• Wed
  • Sep 3, 2014
  • Updated: 10:06am

Government must act to regulate cross-harbour traffic

PUBLISHED : Tuesday, 17 August, 2010, 12:00am
UPDATED : Tuesday, 17 August, 2010, 12:00am

Since the Western Harbour Tunnel Company announced an increase in its tunnel fees, various proposals have been made to improve the traffic flow at the three cross-harbour tunnels.

We should start with the basic principle of supply and demand. Taking central Kowloon and Wan Chai as the base locations, the Cross-Harbour Tunnel is the most convenient and its toll should be the highest, say HK$40. The western tunnel is the next most convenient and its toll should be HK$30. The toll for the Eastern Harbour Tunnel would be set at HK$20. The lower tolls would compensate motorists for the inconvenience and the added cost of petrol.

Using the average daily cross-harbour vehicle trips for December 2008 from the Annual Traffic Census 2008, the approximate current average daily revenues for the three tunnels would be as follows:

Cross-Harbour Tunnel, 123,000 at HK$20, equals HK$2.46 million. Eastern Harbour Tunnel, 65,000 at HK$25, equals HK$1.625 million. Western crossing, 50,000 at HK$45 equals HK$2.25 million. Total daily traffic volume is 238,000 and revenue is HK$6.335 million. If my proposal were implemented, the predicted daily traffic volumes and revenues are as follows - Cross-Harbour Tunnel, 70,000 at HK$40, equals HK$2.8 million. Eastern tunnel, 80,000 at HK$20, equals HK$1.6 million. Western tunnel, 90,000, at HK$30, equals HK$2.7 million.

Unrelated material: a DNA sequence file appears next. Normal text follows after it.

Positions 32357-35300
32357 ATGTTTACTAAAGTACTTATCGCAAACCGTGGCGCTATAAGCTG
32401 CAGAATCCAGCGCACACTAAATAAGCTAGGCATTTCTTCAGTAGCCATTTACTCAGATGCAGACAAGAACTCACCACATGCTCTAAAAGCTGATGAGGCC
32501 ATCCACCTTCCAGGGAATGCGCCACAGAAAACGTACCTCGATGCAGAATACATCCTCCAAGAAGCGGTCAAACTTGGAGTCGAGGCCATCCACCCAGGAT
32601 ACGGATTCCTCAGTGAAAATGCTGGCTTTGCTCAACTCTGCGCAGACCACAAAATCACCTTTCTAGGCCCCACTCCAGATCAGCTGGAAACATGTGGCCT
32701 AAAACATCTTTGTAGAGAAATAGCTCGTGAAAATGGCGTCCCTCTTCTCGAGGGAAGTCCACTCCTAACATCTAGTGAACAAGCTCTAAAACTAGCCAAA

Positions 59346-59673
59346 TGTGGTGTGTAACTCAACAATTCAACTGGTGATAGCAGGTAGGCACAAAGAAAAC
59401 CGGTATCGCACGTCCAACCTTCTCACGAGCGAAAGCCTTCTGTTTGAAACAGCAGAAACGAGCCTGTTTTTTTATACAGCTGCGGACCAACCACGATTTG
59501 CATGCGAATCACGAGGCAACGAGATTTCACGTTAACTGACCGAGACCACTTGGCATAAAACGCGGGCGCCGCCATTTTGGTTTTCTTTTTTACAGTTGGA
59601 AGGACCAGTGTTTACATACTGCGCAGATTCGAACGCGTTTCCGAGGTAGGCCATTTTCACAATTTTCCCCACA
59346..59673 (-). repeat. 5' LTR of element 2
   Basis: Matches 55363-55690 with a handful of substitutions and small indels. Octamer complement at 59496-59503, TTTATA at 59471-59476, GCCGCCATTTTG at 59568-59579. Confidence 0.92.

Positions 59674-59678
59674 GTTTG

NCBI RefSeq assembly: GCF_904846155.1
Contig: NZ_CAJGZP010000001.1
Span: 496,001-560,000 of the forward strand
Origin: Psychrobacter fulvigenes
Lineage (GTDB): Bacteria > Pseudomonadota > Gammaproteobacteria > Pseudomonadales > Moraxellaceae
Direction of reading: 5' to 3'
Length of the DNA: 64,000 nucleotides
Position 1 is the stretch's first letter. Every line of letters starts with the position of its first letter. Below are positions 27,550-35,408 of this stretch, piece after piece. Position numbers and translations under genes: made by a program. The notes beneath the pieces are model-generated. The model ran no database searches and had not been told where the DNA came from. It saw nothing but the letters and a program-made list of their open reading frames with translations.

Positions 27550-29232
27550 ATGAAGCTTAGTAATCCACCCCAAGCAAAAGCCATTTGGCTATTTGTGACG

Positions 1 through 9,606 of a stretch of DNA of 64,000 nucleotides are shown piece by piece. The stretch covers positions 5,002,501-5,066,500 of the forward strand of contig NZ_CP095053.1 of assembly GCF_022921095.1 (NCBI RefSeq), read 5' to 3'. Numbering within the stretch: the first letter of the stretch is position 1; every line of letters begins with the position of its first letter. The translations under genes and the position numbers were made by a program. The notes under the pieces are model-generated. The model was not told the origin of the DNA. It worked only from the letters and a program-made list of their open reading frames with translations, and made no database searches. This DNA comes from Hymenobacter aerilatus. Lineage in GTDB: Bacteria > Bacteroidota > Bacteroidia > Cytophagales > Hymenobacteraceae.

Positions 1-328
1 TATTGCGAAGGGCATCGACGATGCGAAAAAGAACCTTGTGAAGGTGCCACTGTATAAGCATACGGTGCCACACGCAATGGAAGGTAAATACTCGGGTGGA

The total daily traffic volume would be 240,000, amounting to revenue of HK$7.1 million.

Based on my prediction, the western crossing's revenue would increase while that of the eastern tunnel would remain more or less unchanged.

I urge our lawmakers to persuade the government to implement my proposal. It could be run as an experiment to see if it works.

As for dealing with the revenue of the western tunnel, I suggest that its average revenue for the past 12 months prior to the implementation of the scheme should be taken as the base revenue. Post-implementation revenue over and above the base revenue should be shared between the government and the company, with the ratio to be agreed between the two parties.

Any shortfall from the base revenue should be compensated fully by the government. A similar arrangement should also be considered for the eastern crossing.

Our society will benefit if the government takes these bold steps. Officials should not be afraid of the challenges they will face from the business sector.

I note that in its website, the Western Harbour Tunnel Company says it is 'committed to being Hong Kong's leading tunnel operator, providing safe and high-quality services to the public and satisfying its stakeholders'.

It should remember that its customers, the government and society at large are its external stakeholders and it should therefore do its best to co-operate with the government in resolving the cross-harbour tunnel traffic problems. It will prove to us that it is putting into practice its pledge under its commitment of corporate social responsibility.

H. Hiew, Fanling

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